Alveolar Dead-Space Fraction and Arterial Saturation Predict Postoperative Course in Fontan Patients

Eran Shostak*, Ofer Schiller, Aviad Merzbach, Tzippy Shochat, Gabriel Amir, Georgy Frenkel, Ovadia Dagan

*Corresponding author for this work

Research output: Contribution to journalArticlepeer-review


Objectives: Fontan surgery, the final surgical stage in single ventricle palliation, redirects systemic venous blood into the pulmonary circulation for gas exchange. A decrease in pulmonary blood flow can lead to major complications and grave outcomes. Alveolar dead-space fraction represents the portion of inhaled air that does not participate in gas exchange and hence quantifies ventilation-perfusion abnormalities in the lung. Increased alveolar dead-space fraction has been associated with prolonged mechanical ventilation and worse outcome after congenital heart surgery. The association of alveolar dead-space fraction with clinical outcomes in patients undergoing Fontan operation has not been reported. Interventions: None. Design, Setting, and Patients: A retrospective charts review of all pediatric patients who underwent Fontan surgery during June 2010-November 2018 in a tertiary-care pediatric hospital. Associations between alveolar dead-space fraction and arterial oxyhemoglobin saturation to a composite outcome (surgical or catheter-based intervention, extracorporeal membrane oxygenation use, prolonged ventilation, prolonged hospital length of stay, or death) were explored. Secondary endpoints were parameters of severity of illness, chest drainage duration, and length of stay. Measurements and Main Results: Of 128 patients undergoing Fontan operation, 34 met criteria for composite outcome. Alveolar dead-space fraction was significantly higher in the composite (0.33 ± 0.14) versus control (0.25 ± 0.26; p = 0.016) group. Alveolar dead-space fraction greater than or equal to 0.29 indicated a 37% increase in risk to meet composite criteria. Admission arterial oxygen saturation was significantly lower in composite versus control group (93.4% vs 97.1%; p = 0.005). Alveolar dead-space fraction was significantly associated with increased durations of mechanical ventilation, ICU length of stay, duration of thoracic drainage, and parameters of severity of illness. Conclusions: Alveolar dead-space fraction and arterial saturation may predict complicated postoperative course in patients undergoing the Fontan operation.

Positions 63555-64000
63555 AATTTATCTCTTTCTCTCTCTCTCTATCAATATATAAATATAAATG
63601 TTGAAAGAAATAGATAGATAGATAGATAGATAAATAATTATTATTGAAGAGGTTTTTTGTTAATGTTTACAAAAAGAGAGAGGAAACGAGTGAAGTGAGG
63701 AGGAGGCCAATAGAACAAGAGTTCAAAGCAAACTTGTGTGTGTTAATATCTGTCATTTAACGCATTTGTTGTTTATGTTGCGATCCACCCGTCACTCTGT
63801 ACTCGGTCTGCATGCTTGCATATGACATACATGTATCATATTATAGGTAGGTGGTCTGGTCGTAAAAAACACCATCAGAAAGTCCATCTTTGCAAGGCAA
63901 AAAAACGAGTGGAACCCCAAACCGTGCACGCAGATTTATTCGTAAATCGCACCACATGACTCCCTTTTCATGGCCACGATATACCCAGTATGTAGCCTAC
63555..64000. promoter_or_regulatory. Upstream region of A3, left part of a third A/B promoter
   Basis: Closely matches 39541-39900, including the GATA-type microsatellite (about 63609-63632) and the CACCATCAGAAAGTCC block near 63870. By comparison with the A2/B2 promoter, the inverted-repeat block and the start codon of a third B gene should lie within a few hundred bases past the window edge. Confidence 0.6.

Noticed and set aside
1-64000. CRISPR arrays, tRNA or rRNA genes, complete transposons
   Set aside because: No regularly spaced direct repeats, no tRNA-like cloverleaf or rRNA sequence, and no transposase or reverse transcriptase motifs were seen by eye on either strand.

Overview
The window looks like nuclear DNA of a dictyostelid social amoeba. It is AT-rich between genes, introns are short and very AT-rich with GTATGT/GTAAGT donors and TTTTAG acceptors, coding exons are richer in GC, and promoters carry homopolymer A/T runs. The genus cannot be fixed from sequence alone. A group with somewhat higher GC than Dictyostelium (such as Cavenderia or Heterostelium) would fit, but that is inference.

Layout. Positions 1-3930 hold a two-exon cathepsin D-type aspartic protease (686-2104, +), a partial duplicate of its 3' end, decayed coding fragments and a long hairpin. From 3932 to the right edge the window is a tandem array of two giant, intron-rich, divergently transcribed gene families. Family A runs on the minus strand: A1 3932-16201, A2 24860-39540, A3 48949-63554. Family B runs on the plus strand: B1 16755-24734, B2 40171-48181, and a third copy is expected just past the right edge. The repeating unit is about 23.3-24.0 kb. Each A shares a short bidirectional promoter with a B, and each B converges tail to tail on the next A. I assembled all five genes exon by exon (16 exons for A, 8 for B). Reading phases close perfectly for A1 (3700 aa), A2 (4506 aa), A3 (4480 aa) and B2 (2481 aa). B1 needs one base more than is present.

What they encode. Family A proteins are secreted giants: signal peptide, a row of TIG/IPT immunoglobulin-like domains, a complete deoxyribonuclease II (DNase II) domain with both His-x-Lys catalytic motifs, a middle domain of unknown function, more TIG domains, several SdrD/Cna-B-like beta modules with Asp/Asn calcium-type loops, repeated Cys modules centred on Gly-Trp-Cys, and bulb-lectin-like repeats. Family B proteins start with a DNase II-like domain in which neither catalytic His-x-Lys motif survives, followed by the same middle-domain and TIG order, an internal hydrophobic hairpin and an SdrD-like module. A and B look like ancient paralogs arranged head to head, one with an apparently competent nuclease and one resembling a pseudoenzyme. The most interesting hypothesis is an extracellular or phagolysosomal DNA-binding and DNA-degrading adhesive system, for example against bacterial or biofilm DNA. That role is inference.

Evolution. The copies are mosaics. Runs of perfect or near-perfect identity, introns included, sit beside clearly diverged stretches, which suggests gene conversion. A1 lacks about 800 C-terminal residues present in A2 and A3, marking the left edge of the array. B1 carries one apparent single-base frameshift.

Original languageEnglish
Pages (from-to)E200-E206
JournalPediatric Critical Care Medicine
Issue number4
StatePublished - Apr 2020


  • Fontan operation
  • alveolar dead-space fraction
  • oxyhemoglobin saturation
  • postoperative outcomes
  • total cavopulmonary connection


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